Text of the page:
The label states that sourcing from only one distillery producs a richer, more intense expression of the Martell house style.  The nose starts with layers of caramel that give way to rich fruit and a touch of lemon zest and vanilla.  The palate offers more concentrated flavors than other VS cognacs I’ve tasted.  Grapes, candied berries, and figs are present alongside hints of cinnamon and oak spice.  That spice ramps up into the medium length finish, which also features dark fruit notes.

Though a young VS blend, Martell’s Single Distillery release provides a wonderfully plesant drinking experience.  It comes across with more exuberance than a standard VS cognac, but lacks the refined complexities found in older blends.  Press materials make mention of using VS Single Distillery in cocktails or long drinks.  I’d agree it’s what this cognac is best suited for.   When it comes to choosing an inexpensive young sipping cognac, I would reach for this one over other VS blends.  Nicely done.  $34.99  8/10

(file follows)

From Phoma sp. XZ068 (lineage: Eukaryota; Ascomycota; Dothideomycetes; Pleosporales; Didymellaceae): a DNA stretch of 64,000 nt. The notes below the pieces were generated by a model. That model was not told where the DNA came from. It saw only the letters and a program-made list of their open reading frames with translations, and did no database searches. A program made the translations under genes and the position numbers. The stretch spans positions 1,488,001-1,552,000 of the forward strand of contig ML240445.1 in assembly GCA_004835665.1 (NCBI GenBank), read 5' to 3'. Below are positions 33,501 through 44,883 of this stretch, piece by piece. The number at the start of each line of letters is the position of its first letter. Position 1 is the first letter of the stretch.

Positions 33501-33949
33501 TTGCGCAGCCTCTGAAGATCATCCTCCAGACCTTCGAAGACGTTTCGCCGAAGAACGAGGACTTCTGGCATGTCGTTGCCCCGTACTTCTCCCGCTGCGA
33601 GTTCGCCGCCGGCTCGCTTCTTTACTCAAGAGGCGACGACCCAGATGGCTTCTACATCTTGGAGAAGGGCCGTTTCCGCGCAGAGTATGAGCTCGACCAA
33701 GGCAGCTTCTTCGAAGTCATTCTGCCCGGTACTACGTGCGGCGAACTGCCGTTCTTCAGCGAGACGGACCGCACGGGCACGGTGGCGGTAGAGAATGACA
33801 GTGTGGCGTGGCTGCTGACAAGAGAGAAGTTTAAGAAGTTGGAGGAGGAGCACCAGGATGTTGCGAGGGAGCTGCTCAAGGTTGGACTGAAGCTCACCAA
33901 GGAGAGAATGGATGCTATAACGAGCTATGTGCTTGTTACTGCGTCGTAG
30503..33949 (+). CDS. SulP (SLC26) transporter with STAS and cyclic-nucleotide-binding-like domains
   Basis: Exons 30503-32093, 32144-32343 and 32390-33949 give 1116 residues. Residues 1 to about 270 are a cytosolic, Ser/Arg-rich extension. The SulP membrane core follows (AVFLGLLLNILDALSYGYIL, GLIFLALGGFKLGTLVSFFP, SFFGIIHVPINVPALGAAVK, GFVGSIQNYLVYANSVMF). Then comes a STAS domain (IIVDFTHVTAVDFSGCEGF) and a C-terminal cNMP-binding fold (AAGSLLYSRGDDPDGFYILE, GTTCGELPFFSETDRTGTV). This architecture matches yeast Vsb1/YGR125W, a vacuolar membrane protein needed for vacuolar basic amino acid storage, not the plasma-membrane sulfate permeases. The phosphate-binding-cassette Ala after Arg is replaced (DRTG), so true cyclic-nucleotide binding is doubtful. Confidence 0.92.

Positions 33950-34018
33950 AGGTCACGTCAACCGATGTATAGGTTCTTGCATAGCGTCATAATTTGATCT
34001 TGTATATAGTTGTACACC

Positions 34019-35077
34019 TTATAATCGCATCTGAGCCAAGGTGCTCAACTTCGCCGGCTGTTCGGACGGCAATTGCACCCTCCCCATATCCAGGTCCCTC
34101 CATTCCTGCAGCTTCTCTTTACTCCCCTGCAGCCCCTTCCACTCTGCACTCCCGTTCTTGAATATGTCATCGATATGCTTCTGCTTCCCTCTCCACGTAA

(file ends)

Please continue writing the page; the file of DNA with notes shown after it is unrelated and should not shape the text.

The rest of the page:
Thanks to Martell for the sample.  As always, all thoughts and opinions are my own.

Hennessy Cognac Lineup Reviewed

A portrait of Richard Hennessy on the front of the Hennessy XO case.

We can thank Ireland for this one.  When Irishman Richard Hennessy joined the French army to fight the British in 1745, it would change the spirits world forever.  After his service, Hennessy stayed in France and settled in the Cognac region, where he founded his now famous cognac brand.